Suppose you write a frontend framework in React, like Bootstrap. (If it’s for the web or react-native doesn’t matter for the argument.) There are components for different text styles (MediumText, SmallText…), for popular control elements (Dropdown, Button…) and so on. You want this to be modular and composable, so you pass a different text component to the Button instead of setting a size property on it. After all, the button size depends only on the content, why would you have a large button with small text inside?

1<Button>
2  <SmallText>I'm a small button</SmallText>
3</Button>

But now there’s a problem. A button with small text should have less padding than with larger text. How does it know without a property?

One way to solve it is to pass a property [CITATION NEEDED]:

1<Button size="sm">
2  <SmallText>I'm a small button</SmallText>
3</Button>

But that’s redundant and it might get out of sync with children in the future. E.g. someone does a search+replace refactoring and you have size sm on the button but a LargeText inside. Oops.

You could pick the text component based on a property (there are different implementation versions of the same principle, I won’t list all).

1<Button size="sm">
2  I'm a small button
3</Button>
 1import React from 'react';
 2import { SmallText, Text } from './Text';
 3
 4function Button({ size, children }) {
 5  const isSmall = size === 'sm';
 6  const TextComponent = isSmall ? SmallText : Text;
 7  const style = { padding: isSmall ? 5 : 10 };
 8  return (<button className="button" style={style}>
 9            <TextComponent>{children}</TextComponent>
10          </button>);
11}
12

That’s safer with regards to future regressions, but you lose flexibility. How would you pass properties to the text component now? (Adding a textProps property always feels wrong to me, but yeah that works.)

Now, there’s a third way. Remember that React necessarily has to process your component tree from the bottom up, ie. render functions of children are called prior to their parents’. Children are one or many React nodes1, which means either React elements or functions, strings and so on. (See this excellent post on React children if you want to know more.) React elements are regular objects with some keys:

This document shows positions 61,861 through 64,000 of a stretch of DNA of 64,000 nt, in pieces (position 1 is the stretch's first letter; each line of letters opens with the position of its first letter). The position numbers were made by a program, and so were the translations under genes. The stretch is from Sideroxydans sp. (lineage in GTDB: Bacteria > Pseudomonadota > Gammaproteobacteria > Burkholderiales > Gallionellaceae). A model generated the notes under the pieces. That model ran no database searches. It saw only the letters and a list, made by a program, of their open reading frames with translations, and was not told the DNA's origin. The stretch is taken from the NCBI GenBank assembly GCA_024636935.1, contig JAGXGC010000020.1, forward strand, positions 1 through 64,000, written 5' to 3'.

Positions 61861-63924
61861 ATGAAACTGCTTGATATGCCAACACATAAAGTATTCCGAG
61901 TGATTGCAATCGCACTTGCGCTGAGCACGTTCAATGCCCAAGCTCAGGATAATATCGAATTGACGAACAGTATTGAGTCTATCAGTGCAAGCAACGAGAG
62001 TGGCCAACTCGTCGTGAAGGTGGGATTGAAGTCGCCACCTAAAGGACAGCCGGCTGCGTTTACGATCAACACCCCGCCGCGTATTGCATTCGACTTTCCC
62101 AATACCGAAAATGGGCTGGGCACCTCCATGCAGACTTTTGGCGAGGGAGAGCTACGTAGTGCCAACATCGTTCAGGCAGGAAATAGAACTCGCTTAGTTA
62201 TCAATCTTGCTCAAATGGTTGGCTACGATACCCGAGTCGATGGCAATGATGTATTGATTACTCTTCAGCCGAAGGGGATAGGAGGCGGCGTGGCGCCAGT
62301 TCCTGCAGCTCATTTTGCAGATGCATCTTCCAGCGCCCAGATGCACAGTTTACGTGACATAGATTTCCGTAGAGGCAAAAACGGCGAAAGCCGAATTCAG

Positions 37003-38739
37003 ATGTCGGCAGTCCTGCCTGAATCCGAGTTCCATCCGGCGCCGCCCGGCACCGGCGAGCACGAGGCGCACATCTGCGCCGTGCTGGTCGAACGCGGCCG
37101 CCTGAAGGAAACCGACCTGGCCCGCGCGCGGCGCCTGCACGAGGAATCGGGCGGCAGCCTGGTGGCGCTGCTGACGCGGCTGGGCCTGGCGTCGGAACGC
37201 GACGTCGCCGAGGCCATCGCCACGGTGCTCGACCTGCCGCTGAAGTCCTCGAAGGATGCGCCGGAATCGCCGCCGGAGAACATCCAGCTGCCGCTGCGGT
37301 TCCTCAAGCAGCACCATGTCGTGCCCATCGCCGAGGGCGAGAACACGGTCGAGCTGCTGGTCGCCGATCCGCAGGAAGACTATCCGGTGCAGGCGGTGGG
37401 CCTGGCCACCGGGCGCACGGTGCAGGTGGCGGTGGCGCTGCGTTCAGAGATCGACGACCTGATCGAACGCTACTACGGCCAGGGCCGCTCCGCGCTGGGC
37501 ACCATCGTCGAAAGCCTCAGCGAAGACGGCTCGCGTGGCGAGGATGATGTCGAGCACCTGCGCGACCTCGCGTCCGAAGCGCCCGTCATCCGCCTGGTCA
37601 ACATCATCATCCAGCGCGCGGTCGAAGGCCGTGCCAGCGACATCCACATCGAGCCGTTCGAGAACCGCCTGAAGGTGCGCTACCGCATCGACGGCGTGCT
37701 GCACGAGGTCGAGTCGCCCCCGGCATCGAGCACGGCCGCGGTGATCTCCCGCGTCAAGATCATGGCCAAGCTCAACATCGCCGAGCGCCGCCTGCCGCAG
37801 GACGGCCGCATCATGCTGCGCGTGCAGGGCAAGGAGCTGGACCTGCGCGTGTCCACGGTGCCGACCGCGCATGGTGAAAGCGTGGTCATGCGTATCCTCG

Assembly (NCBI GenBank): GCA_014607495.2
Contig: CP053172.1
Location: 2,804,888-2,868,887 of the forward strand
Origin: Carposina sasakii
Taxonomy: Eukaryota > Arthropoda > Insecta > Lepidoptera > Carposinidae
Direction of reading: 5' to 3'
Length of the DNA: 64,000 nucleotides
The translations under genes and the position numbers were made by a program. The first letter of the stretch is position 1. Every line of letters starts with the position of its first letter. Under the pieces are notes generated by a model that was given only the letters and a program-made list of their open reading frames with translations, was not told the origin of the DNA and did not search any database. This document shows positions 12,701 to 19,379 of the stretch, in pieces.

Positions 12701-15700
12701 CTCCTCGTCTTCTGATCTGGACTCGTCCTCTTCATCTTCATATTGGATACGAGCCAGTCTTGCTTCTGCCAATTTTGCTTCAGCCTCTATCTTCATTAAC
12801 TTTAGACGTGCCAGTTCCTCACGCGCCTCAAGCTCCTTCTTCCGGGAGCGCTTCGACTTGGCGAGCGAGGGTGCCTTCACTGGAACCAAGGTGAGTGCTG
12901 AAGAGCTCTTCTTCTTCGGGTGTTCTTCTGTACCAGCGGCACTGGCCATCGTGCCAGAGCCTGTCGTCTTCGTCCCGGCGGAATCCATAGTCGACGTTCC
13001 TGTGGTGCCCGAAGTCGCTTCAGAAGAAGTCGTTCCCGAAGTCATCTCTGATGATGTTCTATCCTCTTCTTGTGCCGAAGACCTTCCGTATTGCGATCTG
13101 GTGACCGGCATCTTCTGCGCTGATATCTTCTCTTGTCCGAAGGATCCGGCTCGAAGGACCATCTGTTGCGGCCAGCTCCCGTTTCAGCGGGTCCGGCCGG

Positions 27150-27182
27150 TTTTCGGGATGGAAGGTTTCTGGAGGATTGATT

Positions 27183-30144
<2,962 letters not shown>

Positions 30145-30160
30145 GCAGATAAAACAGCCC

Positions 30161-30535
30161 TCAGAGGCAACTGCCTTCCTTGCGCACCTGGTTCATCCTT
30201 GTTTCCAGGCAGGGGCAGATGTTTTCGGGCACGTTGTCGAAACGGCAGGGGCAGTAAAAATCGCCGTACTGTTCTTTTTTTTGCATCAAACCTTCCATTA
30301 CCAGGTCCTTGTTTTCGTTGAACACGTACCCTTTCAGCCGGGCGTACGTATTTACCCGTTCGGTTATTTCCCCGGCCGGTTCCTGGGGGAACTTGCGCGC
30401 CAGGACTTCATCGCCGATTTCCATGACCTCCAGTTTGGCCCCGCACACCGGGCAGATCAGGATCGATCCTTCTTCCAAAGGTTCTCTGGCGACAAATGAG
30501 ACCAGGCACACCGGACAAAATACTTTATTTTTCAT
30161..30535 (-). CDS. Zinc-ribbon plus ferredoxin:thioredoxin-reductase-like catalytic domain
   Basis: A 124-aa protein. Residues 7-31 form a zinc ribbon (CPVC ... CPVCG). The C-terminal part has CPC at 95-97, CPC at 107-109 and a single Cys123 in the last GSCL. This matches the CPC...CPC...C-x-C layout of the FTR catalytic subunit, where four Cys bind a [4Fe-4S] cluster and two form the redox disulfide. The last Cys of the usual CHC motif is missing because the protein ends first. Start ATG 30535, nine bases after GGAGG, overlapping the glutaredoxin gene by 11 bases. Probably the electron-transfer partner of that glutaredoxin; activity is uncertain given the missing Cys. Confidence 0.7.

• type: A string for built-ins ("div") or a function/class for custom components.
  • props: An object holding properties of that element.

There are more, like key and ref, but the two above are the most relevant now.

Assuming for simplicity that the Button takes a single child, you can inspect the child and change what Button returns based on that. The same principle works with multiple children, but you need to decide how the button should behave when it contains both Text and SmallText. (Comparing type has one gotcha that is discussed at the end.)

 1import React from 'react';
 2import { SmallText } from './Text';
 3
 4function Button({ children }) {
 5  const isSmall = children.type === SmallText;
 6  const style = { padding: isSmall ? 5 : 10 };
 7  return (<button className="button" style={style}>
 8            {children}
 9          </button>);
10}
11

If the SmallText/Text distinction was too contrived for you, you can achieve the same thing if your components are used like this:

1<Button>
2  <Text size="sm">I'm a small button</Text>
3</Button>

…because you can inspect the props just as well as the type of a React element. (Live demo)

 1import React from 'react';
 2import { SmallText, Text } from './Text';
 3
 4function Button({ children }) {
 5  const isSmall = children.props.size === 'sm';
 6  const style = { padding: isSmall ? 5 : 10 };